Perinatal & Infant Loss
The Emotions of Loss
Pregnancy and infant loss is devastating, no matter when it occurs or what the circumstances. It is important to allow yourself to grieve. During the grieving process some emotions might pass quickly, while others may last for long periods of time and you might skip others completely.
After your loss, you may experience:
- Denial. It may seem impossible to understand what has happened. You may find yourself in shock or disbelief.
- Guilt. You may question if you could have done anything to prevent the loss of your baby.
- Anger. No matter the reason, you might be angry at yourself, your spouse or partner, your doctor, or a higher power. You may also feel anger toward the unfairness of your loss.
- Envy. You may feel strong envy toward other parents. It may feel as though babies and pregnant women are everywhere you look.
- Yearning. You may experience feelings of extreme longing and desire to be with your baby. You might also imagine what you would be doing with your baby now.
- Depression. You may develop symptoms of depression, such as loss of interest or pleasure in normal activities, changes in your usual eating or sleeping routines, and trouble concentrating and making decisions.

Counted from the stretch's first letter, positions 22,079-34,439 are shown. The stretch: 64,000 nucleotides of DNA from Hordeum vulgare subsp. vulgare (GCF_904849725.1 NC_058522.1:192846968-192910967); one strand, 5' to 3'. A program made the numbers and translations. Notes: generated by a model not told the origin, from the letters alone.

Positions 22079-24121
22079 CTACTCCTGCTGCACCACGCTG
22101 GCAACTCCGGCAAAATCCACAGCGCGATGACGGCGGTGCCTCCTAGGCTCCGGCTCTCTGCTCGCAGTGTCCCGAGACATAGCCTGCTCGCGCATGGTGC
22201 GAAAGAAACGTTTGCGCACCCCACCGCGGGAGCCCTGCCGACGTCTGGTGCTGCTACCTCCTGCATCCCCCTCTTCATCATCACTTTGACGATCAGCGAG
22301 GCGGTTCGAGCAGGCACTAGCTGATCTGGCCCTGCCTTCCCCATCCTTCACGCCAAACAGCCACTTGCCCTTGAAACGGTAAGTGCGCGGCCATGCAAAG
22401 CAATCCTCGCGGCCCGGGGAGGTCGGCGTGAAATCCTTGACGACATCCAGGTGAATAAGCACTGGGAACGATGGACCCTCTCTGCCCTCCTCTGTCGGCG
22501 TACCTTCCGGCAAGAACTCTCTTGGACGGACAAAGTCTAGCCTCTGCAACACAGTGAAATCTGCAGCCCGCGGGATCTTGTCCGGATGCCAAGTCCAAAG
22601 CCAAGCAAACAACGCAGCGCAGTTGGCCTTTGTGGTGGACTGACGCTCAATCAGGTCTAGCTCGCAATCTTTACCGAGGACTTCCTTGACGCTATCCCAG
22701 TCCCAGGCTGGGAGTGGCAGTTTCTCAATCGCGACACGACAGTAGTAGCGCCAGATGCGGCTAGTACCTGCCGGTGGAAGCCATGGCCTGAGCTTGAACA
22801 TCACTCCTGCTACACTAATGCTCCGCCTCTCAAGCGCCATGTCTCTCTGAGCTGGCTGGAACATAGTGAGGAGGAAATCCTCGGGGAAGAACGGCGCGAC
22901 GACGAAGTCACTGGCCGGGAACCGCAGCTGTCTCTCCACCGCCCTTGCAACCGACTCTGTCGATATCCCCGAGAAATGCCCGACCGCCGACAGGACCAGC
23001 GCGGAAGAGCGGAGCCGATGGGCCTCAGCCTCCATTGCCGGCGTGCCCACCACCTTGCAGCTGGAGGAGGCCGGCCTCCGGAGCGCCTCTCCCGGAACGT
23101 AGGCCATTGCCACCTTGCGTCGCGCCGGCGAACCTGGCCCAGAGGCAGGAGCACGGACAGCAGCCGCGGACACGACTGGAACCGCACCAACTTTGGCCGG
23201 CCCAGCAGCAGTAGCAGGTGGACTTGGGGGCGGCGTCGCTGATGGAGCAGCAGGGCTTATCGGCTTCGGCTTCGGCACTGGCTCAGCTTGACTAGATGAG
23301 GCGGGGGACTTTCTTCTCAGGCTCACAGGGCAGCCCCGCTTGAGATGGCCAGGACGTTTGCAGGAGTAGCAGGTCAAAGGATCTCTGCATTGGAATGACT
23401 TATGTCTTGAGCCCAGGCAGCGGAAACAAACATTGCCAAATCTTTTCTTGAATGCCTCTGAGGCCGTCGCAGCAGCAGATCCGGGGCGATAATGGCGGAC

Perinatal & Infant Loss Support
Reid Health understands the importance of bereavement support. Staff specially trained in Resolve Through Sharing® (RTS) bereavement support are available to provide parents and loved ones with care and guidance. With your written consent, this support begins during your time of loss and continues through your grieving process in the weeks, months and years ahead.
Many times, the loss does not occur in the Family Birthing Center, and as such you will need to provide us with a consent form. If you have questions about consent, please contact Stephanie Nicholson, the RTS Bereavement Coordinator, by calling the Family Birthing Center at (765) 983-3020.
Grief is a normal process when a loss occurs. Our goal is to support parents and loved ones in dealing with the emotions that are experienced when loss during pregnancy or infant loss occurs.
Reid Health's Perinatal & Infant Loss Support Group is facilitated by trained staff who have had experience in support after pregnancy loss. The group offers a respectful and supportive setting for gaining insight and sharing feelings. You may find that attending this group helps you navigate your grief process.
Meetings are offered at no charge and no registration is necessary.
Support Group Meeting Information
The time and location of the meetings may change occasionally, therefore if it is your first time attending, the weather is questionable, or you travel a long distance to attend, please call the Reid Family Birthing Center at (765) 983-3020 to confirm the time and location of the meeting.
The Perinatal Loss Support Group meets in Classroom C from 6-7 p.m. on the third Tuesday of each month.
The Healing Process